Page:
23. 23. Black- Wet Bulb Globe Thermometer (WBGT) index of 90o or Above. Physical training and strenuous exercise must be suspended for all personnel. (excludes operational commitment not for training purposes). A “20-minute work/ 10- minute rest” cycle may be utilized, as well as employee rotation.Above 89 88 – 89.9 85 - 87.9 82-84.9 Red- WBGT index of 88 – 89.90. Strenuous exercise must be curtailed for all personnel with less than 12 weeks training in hot weather. (numbers are Wet Bulb Globe Temperature Index – not the dry bulb temperature) Military Heat Stress Flag Colors Yellow- WBGT index of 85 – 87.9o. Strenuous exercise and activity must be curtailed for new and unacclimatized personnel during the first 3 weeks of heat exposure. Outdoor classes in the sun must be avoided. Green- WBGT index of 82 – 84.9o. Discretion is required in planning heavy exercise for unacclimatized personnel. This is a marginal heat stress limit for all personnel.
  24. 24. Communicating Heat Hazards Daily Email Advisories from WSTF-Today  Referencing the Heat Index Forecast maximum for the day, identify the heat index at El Paso and select the entry closest to 90% probability.  Communicate the daily maximum heat index and issue an alert, similar to the following:  Heat Index for Today: 92F, Risk Level Moderate  Remind workers to drink water often (about 4 cups/hour)  Review heat-related illness topics with workers: how to recognize heat-related illness, how to prevent it, and what to do if someone gets sick  Develop work/rest schedules and schedule frequent breaks in cool, shaded area  Acclimatize workers and monitor workers closely  Set up buddy system/instruct supervisors to watch workers for signs of heat-related illness  If workers must wear heavy protective clothing, perform strenuous activity or work in the direct sun, additional precautions are recommended to protect workers from heat-related illness. Schedule activities at a time when the heat index is lower
  25. 25. Protective Measures Setting work/rest schedules
  26. 26. Rest Areas  Advise workers of the work/rest schedule and make sure supervisors enforce rest breaks.  Provide air conditioned or cool, shaded areas close to the work area for breaks and recovery periods.  Set up temporary shade when working in open fields or areas without easy access to shade or air conditioning.  Encourage workers to remove protective equipment that is not needed while they are on rest breaks (e.g., if the rest area is free of hazards, remove hard hat, gloves, high visibility vest, respirator, and protective suit).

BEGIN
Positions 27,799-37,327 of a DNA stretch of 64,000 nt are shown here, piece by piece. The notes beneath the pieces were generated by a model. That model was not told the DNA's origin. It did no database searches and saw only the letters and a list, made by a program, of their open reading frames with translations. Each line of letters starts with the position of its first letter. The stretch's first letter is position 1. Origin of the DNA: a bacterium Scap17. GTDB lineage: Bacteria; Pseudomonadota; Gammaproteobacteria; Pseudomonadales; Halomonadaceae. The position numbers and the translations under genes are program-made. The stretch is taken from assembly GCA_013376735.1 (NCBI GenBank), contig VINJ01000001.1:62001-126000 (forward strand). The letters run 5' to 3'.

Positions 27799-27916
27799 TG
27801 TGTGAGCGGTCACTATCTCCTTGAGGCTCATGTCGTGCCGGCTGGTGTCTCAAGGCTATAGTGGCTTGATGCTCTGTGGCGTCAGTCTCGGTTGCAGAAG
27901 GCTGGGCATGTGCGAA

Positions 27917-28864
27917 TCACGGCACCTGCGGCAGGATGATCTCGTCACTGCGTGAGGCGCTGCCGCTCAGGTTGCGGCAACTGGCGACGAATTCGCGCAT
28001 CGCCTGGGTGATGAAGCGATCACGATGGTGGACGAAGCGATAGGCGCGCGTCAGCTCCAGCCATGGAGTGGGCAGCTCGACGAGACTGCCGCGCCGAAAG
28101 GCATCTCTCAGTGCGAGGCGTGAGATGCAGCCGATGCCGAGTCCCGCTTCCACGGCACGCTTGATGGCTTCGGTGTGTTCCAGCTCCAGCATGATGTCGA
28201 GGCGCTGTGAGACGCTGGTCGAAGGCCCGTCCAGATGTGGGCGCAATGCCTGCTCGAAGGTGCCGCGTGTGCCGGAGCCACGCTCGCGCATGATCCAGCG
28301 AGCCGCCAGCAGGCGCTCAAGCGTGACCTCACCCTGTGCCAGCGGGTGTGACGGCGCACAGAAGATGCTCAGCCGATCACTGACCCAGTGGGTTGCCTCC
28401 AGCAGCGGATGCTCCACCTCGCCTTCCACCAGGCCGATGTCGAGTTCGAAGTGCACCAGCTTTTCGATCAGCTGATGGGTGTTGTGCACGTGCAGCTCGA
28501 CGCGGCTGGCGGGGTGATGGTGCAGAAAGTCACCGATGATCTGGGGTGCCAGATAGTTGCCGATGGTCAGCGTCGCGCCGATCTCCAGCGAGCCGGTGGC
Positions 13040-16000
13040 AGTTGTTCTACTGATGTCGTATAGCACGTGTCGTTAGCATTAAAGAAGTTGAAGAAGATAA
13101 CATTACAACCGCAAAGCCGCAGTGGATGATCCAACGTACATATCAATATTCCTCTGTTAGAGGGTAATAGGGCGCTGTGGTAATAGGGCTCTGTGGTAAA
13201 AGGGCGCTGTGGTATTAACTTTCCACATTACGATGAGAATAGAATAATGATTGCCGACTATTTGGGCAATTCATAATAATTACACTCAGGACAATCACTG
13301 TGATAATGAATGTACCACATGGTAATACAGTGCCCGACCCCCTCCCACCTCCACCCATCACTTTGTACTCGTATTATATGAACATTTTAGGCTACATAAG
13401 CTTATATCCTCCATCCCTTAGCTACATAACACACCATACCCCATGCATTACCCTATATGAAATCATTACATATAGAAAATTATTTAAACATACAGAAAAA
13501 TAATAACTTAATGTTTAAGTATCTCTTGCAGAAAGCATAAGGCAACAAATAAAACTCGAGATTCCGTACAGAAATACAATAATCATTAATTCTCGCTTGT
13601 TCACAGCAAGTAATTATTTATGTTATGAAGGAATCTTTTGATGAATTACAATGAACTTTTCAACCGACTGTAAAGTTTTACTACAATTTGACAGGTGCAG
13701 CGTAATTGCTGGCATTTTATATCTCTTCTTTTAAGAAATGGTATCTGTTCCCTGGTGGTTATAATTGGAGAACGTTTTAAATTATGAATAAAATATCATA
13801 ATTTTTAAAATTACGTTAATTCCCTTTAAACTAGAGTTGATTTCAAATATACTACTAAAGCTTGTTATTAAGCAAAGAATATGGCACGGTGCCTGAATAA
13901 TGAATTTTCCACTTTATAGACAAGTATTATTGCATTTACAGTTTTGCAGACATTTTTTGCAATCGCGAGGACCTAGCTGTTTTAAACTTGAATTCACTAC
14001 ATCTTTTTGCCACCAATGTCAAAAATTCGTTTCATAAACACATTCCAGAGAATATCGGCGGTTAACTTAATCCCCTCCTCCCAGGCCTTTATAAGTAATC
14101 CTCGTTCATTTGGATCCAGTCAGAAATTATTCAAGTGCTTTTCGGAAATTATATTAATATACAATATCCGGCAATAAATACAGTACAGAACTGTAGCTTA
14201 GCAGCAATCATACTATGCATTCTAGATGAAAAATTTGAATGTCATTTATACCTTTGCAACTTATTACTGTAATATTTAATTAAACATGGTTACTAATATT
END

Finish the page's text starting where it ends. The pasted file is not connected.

27. 27. Drinking Water  Water should have a palatable (pleasant and odor-free) taste and water temperature should be 50°F to 60°F, if possible.  Sanitation standard 29 CFR 1910.141 requires that employers provide "potable water" at work sites, which is water that meets the drinking water standards of the state or local authority having jurisdiction, or water that meets the quality standards prescribed by the U.S. EPA’s drinking water regulations (40 CFR Part 141).
  28. 28. Adjust Work Activities  Work on a buddy system. Instruct supervisors to watch workers for signs of heat-related illness. Maintain effective communication with your crew at all times.  Set up shade canopies over work areas in direct sunshine or move jobs that can be moved to naturally shaded areas.  Permit only those workers acclimatized to heat to perform the more strenuous tasks. Decrease the physical demands and pace of jobs. Rotate workers to job tasks that are less strenuous. Add extra personnel to physically demanding tasks and those requiring the use of heavy or non-breathable clothing.  Provide workers with personal cooling measures.  Encourage workers to wear sunscreen and use other protections from direct sunlight.
  29. 29. Setting Work / Rest Schedules to Mitigate Heat Illness ACGIH/OSHA “A Guide to Heat Stress in Agriculture” • When WBGT is unavailable, adjust the temperature reading in °F as follows before going to the temperature column in the table: • 45/15 minutes = 45 minutes work and 15 minutes rest during each hour. • “Caution” Indicates very high levels of heat stress. Consider rescheduling activities for a time when the risk of heat illness is lower.